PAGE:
What is Love brings back Morning Musume to what made me fall in love with the group in the first place; playing with genres within the contexts of pop music. The first Morning Musume song I heard and loved was the good old Mr. Moonlight Ai no Big Band (also probably why my first favorite was Yossy), and I still love how it brings back an older genre of music into pop music. What is Love does what Mr. Moonlight did to big band, only with swing, and adds on some additional interest with combining it with the EDM/dubstep inspired sound of Morning Musume’s current era.

What is Love is catchy, exciting, and I just love the swing music sound that they throw in there. This is one of Morning Musume’s best songs in years, and I don’t say that lightly. Morning Musume has improved a lot in the past year, year and a half, and What is Love is, to me, the culmination of that. 9/10.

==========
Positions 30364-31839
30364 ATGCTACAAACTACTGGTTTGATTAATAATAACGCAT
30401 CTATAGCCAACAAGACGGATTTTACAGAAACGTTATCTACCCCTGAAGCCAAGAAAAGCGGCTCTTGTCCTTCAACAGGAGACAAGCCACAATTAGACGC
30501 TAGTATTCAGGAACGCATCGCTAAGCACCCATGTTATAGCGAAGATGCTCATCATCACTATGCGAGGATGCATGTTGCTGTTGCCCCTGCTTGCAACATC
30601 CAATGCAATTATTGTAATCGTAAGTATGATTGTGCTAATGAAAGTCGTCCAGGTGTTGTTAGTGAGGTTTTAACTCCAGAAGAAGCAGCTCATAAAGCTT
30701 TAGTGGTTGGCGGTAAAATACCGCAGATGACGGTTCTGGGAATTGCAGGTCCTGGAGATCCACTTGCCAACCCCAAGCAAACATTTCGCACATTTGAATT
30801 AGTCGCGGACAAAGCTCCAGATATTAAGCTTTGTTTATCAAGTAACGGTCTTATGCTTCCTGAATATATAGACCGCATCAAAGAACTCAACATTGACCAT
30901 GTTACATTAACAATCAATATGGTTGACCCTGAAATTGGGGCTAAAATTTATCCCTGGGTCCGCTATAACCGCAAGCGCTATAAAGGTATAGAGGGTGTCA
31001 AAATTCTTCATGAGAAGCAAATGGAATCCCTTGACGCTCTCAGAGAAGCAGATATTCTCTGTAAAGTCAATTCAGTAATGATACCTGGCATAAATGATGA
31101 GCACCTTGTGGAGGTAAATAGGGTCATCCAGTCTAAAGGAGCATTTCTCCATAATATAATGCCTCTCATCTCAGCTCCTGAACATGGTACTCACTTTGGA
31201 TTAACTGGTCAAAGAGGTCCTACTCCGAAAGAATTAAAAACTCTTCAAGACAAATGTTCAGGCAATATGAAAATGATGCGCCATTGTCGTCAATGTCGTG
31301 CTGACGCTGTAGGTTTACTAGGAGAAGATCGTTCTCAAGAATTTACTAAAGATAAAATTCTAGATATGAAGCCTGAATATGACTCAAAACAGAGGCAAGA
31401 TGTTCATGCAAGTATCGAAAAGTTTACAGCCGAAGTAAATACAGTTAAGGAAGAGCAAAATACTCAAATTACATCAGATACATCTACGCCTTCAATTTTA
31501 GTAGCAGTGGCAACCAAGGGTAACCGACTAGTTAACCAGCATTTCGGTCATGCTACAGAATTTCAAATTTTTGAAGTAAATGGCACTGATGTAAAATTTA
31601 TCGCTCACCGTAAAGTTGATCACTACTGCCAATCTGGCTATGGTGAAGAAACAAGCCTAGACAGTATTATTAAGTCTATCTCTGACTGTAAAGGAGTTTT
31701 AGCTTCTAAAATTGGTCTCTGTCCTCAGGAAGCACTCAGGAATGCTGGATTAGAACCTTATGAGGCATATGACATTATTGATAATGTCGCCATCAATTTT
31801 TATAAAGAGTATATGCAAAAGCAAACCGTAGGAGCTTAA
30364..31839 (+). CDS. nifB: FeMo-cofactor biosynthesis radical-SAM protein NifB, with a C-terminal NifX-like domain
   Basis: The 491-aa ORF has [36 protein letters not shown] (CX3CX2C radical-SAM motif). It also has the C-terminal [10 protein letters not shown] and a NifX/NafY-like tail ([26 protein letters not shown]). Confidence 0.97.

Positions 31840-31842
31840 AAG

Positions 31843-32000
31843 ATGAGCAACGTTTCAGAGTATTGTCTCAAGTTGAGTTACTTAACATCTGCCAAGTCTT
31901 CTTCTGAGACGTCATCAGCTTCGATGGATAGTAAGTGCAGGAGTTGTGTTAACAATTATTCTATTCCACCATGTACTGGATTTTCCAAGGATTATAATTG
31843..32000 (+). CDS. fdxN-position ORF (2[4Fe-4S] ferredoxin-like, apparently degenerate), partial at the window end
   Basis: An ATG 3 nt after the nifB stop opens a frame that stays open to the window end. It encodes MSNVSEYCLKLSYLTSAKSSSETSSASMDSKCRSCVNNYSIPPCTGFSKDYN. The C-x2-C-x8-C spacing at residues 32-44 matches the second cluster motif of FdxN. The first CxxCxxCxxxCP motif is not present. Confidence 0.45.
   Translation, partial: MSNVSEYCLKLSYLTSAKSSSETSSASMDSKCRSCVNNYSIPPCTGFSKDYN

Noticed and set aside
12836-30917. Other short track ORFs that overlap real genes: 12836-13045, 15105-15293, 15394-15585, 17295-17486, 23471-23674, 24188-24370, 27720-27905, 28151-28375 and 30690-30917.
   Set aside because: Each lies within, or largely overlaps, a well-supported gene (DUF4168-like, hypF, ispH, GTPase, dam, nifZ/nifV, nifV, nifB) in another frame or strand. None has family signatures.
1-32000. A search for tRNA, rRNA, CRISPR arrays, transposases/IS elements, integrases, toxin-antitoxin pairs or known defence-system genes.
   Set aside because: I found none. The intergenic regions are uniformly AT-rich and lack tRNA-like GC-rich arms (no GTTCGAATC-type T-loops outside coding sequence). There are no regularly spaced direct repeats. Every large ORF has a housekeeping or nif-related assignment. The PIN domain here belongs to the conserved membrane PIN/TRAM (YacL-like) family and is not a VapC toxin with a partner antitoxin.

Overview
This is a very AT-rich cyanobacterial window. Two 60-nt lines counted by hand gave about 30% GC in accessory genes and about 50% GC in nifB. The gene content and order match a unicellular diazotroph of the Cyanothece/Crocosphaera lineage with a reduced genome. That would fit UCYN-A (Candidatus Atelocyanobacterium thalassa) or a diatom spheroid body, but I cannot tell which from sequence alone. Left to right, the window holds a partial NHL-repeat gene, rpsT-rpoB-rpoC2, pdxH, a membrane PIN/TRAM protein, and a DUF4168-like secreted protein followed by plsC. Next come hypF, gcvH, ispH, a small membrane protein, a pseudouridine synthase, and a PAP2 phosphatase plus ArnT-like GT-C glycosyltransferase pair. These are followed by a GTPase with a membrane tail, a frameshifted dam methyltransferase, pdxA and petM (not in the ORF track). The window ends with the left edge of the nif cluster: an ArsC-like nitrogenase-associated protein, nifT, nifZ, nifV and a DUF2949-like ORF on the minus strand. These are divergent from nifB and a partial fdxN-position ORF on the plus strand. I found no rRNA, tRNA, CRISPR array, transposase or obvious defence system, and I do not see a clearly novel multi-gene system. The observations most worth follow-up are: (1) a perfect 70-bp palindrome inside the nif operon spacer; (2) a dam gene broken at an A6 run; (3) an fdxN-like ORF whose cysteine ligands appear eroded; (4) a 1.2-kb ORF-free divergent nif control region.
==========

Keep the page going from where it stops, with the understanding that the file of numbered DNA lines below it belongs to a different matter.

PV While I’m not opposed to the idea of a live PV (especially on a single where there’s two other PVs going on). However, live PVs can be done well and they can be done as, well, an easy PV.

Team Syachihoko’s Soko Soko Premium is a good example of a live PV; it takes multiple live performances, and edits things together so that the PV conveys some of the energy of the group’s live performances. What is Love often falls a bit flat at this.

What is Love isn’t bad, per say, it just feels like a bit of a cop out. I like Morning Musume live, and I don’t see much wrong with the PV, but it could be a lot better. 6/10

Overall, I’m impressed by this single, in addition to being impressed by Morning Musume as a whole in the past years. While the first two songs took a while to grow on me, once they did I really enjoyed this single and I’m happy it’s been so successful.

Review Monday: Takoyaki Rainbow – Naniwa no Haniwa

Happy Monday everyone! I was going to review Morning Musume’s triple A-Side that’s coming out this week, but then suddenly a new PV came out that I had to review. The Morning Musume review might be coming in a future week, though.